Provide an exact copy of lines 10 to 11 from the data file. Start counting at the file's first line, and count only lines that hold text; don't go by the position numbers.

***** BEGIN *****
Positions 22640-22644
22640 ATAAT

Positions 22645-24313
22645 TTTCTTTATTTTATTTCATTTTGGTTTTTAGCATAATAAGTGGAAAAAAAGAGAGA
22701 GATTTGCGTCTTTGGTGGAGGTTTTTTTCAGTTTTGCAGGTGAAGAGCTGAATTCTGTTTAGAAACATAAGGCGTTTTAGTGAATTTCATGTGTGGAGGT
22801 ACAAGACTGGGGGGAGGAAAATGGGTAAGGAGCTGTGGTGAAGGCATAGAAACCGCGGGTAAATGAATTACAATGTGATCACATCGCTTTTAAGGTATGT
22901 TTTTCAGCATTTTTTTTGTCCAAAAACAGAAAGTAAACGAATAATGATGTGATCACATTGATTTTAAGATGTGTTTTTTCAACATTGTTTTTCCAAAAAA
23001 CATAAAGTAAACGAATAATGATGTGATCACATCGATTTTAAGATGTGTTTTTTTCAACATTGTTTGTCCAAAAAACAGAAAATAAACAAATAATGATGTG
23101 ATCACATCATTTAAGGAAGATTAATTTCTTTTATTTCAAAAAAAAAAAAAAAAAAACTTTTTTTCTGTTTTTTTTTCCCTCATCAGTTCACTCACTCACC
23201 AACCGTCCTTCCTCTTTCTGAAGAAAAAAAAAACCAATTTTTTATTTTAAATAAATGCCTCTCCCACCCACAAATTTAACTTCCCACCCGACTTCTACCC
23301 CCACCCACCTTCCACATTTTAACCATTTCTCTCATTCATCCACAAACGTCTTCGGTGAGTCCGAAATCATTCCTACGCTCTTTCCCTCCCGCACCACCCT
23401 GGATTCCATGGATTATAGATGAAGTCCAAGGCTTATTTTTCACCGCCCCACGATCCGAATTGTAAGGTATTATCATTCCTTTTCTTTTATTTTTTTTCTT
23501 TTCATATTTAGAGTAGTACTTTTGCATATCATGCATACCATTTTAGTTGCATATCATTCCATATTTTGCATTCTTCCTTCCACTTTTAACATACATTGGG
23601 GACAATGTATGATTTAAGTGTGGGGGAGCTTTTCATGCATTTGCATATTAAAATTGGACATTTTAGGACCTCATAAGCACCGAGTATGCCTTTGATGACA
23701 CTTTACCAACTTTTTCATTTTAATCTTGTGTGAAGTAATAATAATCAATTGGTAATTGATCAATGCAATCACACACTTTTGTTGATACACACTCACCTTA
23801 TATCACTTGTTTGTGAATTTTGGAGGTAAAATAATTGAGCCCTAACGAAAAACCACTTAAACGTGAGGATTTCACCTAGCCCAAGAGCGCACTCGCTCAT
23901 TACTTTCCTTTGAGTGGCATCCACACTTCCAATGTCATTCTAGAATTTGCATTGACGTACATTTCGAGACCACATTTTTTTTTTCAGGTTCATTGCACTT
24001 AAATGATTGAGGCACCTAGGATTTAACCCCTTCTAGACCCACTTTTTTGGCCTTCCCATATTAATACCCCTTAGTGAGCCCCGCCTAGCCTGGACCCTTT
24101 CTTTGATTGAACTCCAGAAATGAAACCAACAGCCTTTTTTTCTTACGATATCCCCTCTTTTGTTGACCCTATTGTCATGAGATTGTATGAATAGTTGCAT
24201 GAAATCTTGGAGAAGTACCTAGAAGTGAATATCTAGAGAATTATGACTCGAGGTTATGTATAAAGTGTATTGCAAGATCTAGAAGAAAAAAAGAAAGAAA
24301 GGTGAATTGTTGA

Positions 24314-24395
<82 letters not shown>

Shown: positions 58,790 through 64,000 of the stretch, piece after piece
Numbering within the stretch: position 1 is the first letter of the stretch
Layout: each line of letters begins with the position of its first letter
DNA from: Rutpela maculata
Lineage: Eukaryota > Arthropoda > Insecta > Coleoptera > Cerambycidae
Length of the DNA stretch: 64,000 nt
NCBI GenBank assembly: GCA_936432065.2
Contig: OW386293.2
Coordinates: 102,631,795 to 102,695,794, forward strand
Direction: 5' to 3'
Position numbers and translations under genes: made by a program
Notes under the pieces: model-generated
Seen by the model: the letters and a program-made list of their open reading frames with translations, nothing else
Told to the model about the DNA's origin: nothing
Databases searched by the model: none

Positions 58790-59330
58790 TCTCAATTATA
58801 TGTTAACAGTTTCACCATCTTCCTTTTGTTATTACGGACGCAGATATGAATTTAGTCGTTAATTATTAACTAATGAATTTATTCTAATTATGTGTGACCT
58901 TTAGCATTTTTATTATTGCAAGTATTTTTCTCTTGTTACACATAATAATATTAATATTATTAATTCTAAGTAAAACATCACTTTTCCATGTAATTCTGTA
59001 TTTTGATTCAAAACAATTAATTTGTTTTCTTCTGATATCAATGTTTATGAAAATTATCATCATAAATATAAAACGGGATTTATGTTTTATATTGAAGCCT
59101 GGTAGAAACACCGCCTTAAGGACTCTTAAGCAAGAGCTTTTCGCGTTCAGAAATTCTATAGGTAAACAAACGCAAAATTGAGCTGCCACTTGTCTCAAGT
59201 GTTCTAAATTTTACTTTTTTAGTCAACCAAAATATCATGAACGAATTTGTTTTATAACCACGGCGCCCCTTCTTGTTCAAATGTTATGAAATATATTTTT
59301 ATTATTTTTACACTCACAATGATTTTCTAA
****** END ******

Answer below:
23201 AACCGTCCTTCCTCTTTCTGAAGAAAAAAAAAACCAATTTTTTATTTTAAATAAATGCCTCTCCCACCCACAAATTTAACTTCCCACCCGACTTCTACCC
23301 CCACCCACCTTCCACATTTTAACCATTTCTCTCATTCATCCACAAACGTCTTCGGTGAGTCCGAAATCATTCCTACGCTCTTTCCCTCCCGCACCACCCT